Zane Grey’s – Riders of the Purple Sage

riders of the purple sage My Father is smiling as me from the great beyond. I am listeding to my first western novel. My parents basement is full of paperback westerns that he had read.  Even someone like me, who’s never read a western before has heard of Zane Grey, so when I saw this on the library shelf, I thought I’d give it a try. I was particularly draw to this book because the back cover explains how in the early 1900s, when Zane took the manuscript of this story to publishers, they wouldn’t print it for fear of offending reader with it’s talk of Mormon polygamy. When someone did end up printing it, they changed the story to make it more palatable.

The audio book I’m listening to is from the original manuscript. It is narratered by the talented Mark Bramhall. I especially like Mark’s portrial of Lassiter – the main gunman in the story, who, of course, wears all black leather and practically sleeps with his guns. This rough and tumble loner comes to protect a Mormon woman by the name of Jane, who is persecuted by the men of power in her community because she refuses to bend to their will, as the other Morman woman do. Quite unusual for the time and place, but still it’s a good story of beautiful scenary, tough country living, and good vs evil.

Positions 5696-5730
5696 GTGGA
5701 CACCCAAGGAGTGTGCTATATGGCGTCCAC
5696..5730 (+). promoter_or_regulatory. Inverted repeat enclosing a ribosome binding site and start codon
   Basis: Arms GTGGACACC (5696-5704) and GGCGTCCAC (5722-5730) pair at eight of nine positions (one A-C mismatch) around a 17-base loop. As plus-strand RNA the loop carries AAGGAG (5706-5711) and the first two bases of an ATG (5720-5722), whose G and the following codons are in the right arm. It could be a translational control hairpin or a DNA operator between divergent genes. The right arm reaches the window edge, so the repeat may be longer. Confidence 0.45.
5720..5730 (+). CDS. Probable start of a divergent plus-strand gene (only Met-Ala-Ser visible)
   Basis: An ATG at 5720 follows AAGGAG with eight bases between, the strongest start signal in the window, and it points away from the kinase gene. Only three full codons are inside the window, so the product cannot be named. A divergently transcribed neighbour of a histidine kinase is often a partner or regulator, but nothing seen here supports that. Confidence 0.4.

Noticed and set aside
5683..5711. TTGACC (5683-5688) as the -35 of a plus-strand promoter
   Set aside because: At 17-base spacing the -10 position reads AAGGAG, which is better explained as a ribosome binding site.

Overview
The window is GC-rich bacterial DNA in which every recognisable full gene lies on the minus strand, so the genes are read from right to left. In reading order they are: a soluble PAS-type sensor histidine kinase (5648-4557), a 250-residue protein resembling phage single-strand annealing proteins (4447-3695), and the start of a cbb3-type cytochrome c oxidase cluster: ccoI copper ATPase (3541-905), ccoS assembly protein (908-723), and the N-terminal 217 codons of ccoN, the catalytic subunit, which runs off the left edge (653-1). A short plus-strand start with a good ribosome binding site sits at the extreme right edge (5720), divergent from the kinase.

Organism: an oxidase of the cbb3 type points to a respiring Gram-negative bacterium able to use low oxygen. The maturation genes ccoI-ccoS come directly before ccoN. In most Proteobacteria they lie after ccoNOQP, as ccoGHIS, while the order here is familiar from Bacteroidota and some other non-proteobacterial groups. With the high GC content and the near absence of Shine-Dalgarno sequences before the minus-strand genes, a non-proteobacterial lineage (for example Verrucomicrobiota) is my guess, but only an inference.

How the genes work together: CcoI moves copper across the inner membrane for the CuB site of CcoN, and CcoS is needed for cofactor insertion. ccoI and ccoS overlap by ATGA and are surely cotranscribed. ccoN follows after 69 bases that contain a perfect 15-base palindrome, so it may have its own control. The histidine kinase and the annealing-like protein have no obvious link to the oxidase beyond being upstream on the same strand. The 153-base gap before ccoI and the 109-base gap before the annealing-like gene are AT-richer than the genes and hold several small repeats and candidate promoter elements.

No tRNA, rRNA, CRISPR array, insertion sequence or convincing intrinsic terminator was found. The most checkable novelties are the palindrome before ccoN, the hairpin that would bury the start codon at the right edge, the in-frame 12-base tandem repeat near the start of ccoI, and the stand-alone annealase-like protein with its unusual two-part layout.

Here is a passage I partiularly liked. It is Lassiter talking to Jane after the Bishop in her community has come to help Jane mend her ways. Lassiter comes upon them and doesn’t like the tone of the man’s speech. When the Bishop sees Lassiter – a known gunman – he foolishly tries to draw his gun on him. Here is some of what he tells Jane happened, after she fainted. “I’ve seen runnin’ molasses that was quicker than him… I seen he was a Mormon all over, and I couldn’t get serious about shootin’, so I winged ’em… I told ’em, ‘he’d introduced himself sufficient and to please move out of my vicinity, and he went.”

I’m most of the way through the story, and I’m still not sure how it will end. It think that’s a testament to the writing skill of Mr. Grey. Riders of the Purple Sage is an entertaining read and I’d recommend it to anyone.


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